<End Segment 18> - Copyright © 2006 Densho. All Rights Reserved.

<Begin Segment 19>

TI: Okay, so you get this letter, and you come back, and I'm guessing that you were interested in going to the University of Washington.

HH: Well, I did, but, see, but I didn't know how my family would...

TI: Right, that's what I was going to ask you. How did your parents think about this?

HH: Well, when I came back and I told 'em about getting a letter from Bob, and anyway, he, my parents both, especially my dad, said, "Yes, you can." I mean, he didn't make any objection. "But," he says -- and when I mentioned that if I go, I won't be able to help the family. Like all the other people, other students, they, if they worked somewhere, all the money went into the family. So I said, "I won't be able to help." But he said, "No, that's okay, if you can find your way to go to school." So that was one of the reasons why...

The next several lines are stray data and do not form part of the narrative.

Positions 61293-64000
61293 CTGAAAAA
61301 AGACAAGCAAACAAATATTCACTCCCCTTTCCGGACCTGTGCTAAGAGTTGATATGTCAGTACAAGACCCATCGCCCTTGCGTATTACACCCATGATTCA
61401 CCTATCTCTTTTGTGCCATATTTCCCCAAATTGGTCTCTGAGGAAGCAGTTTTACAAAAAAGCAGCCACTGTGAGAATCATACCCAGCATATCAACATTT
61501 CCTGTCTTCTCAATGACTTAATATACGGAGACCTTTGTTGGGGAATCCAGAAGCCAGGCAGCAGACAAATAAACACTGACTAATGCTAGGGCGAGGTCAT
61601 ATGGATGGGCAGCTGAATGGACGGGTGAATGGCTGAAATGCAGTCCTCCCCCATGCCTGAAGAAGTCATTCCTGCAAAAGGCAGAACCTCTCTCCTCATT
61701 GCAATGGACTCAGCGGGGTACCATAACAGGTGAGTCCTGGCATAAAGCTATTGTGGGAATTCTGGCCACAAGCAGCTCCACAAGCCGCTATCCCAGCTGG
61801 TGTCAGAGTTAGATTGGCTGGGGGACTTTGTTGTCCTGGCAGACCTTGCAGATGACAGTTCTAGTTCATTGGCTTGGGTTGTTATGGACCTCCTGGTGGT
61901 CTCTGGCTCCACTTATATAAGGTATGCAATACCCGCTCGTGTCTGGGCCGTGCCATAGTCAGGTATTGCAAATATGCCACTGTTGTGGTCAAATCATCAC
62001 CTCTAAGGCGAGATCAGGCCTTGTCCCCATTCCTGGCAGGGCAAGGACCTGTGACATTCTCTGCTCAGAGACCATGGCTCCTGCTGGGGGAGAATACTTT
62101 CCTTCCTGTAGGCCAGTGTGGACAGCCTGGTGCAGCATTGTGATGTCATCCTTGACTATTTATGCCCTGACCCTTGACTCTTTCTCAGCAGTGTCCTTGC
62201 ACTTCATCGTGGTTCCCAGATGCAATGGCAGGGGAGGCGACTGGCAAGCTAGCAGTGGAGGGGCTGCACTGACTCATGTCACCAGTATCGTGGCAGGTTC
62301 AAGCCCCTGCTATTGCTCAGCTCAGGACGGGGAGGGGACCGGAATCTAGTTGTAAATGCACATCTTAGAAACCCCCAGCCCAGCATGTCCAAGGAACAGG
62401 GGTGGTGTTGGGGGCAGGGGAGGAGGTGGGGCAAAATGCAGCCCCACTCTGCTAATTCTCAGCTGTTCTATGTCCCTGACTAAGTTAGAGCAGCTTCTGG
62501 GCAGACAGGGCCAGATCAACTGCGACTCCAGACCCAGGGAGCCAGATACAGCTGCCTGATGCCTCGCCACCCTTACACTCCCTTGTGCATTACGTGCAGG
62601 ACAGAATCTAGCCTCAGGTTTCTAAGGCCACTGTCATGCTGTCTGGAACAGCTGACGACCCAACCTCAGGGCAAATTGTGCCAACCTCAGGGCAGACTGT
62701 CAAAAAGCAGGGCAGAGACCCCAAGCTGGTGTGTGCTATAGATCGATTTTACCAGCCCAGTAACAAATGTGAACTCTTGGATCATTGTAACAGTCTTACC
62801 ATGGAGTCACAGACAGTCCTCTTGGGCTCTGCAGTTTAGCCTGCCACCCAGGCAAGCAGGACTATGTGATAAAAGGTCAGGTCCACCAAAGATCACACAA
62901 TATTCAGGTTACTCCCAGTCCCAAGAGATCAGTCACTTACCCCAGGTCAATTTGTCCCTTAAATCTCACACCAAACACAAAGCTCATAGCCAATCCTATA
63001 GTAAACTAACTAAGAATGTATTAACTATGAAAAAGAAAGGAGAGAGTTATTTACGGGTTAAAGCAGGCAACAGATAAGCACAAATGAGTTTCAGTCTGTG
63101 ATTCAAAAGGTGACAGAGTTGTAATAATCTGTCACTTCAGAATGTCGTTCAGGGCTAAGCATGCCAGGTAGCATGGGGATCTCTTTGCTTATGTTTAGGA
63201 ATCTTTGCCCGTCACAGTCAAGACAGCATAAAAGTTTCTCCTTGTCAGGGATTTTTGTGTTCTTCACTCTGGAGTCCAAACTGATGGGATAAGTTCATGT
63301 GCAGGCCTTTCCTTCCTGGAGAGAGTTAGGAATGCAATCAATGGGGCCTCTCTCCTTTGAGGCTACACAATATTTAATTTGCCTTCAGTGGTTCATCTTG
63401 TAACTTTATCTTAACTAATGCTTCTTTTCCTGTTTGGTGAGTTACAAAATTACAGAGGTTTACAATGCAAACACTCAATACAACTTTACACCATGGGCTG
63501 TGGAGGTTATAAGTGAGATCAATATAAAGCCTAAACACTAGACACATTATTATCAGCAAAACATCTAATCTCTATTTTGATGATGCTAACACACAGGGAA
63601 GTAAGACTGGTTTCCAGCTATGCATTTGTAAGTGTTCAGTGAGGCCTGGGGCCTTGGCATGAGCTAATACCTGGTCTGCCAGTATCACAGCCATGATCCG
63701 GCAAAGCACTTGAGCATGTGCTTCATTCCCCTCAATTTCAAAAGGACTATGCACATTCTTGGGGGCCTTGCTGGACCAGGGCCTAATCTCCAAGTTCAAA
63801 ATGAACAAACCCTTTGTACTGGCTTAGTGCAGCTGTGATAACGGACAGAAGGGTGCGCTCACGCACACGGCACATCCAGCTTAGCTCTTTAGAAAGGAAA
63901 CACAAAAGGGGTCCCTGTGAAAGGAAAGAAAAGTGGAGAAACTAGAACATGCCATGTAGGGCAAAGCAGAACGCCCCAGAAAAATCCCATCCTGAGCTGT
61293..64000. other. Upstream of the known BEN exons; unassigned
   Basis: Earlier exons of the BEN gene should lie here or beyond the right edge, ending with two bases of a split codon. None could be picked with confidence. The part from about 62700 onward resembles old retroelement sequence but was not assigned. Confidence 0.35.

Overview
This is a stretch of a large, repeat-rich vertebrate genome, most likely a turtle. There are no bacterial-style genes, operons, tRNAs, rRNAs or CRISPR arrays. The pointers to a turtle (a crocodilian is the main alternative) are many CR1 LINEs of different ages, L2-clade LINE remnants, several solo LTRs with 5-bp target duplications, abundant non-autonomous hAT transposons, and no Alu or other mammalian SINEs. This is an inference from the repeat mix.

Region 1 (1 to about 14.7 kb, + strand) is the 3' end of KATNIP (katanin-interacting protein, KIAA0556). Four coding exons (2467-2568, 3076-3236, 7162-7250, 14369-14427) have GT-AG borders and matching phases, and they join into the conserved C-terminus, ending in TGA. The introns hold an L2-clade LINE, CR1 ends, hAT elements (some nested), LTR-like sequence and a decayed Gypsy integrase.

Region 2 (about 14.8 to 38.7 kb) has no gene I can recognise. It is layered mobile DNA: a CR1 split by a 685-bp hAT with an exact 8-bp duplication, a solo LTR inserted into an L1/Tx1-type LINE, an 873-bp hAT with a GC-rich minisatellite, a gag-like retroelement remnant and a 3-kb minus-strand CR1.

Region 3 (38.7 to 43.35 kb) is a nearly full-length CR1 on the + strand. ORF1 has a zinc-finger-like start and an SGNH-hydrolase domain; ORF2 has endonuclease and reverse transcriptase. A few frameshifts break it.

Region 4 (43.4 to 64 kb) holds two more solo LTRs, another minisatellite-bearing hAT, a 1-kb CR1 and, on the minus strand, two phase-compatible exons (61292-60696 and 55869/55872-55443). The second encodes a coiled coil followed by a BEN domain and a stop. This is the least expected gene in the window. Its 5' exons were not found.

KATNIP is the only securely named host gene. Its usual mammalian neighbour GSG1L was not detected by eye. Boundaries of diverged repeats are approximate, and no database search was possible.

TI: When you said "find your way," that means you would have to, it's okay for you to go school as long as you could pay for it.

HH: Yes, uh-huh. So I said, "Well, if I work the summer season in Alaska, I could pay for my school tuition," which was really, it was real cheap for us because 100 dollars was for three quarters, I mean, yeah, three quarters.

TI: So for the whole year of the school, it was 100 dollars.

HH: For a whole year, yes. In the summertime we would go to Alaska, so, but then I had to, I decided to "batch" my way, in other words, I would live away from the campus. So I lived in the Japanese community area, around Jackson Street or Washington Street or Yesler.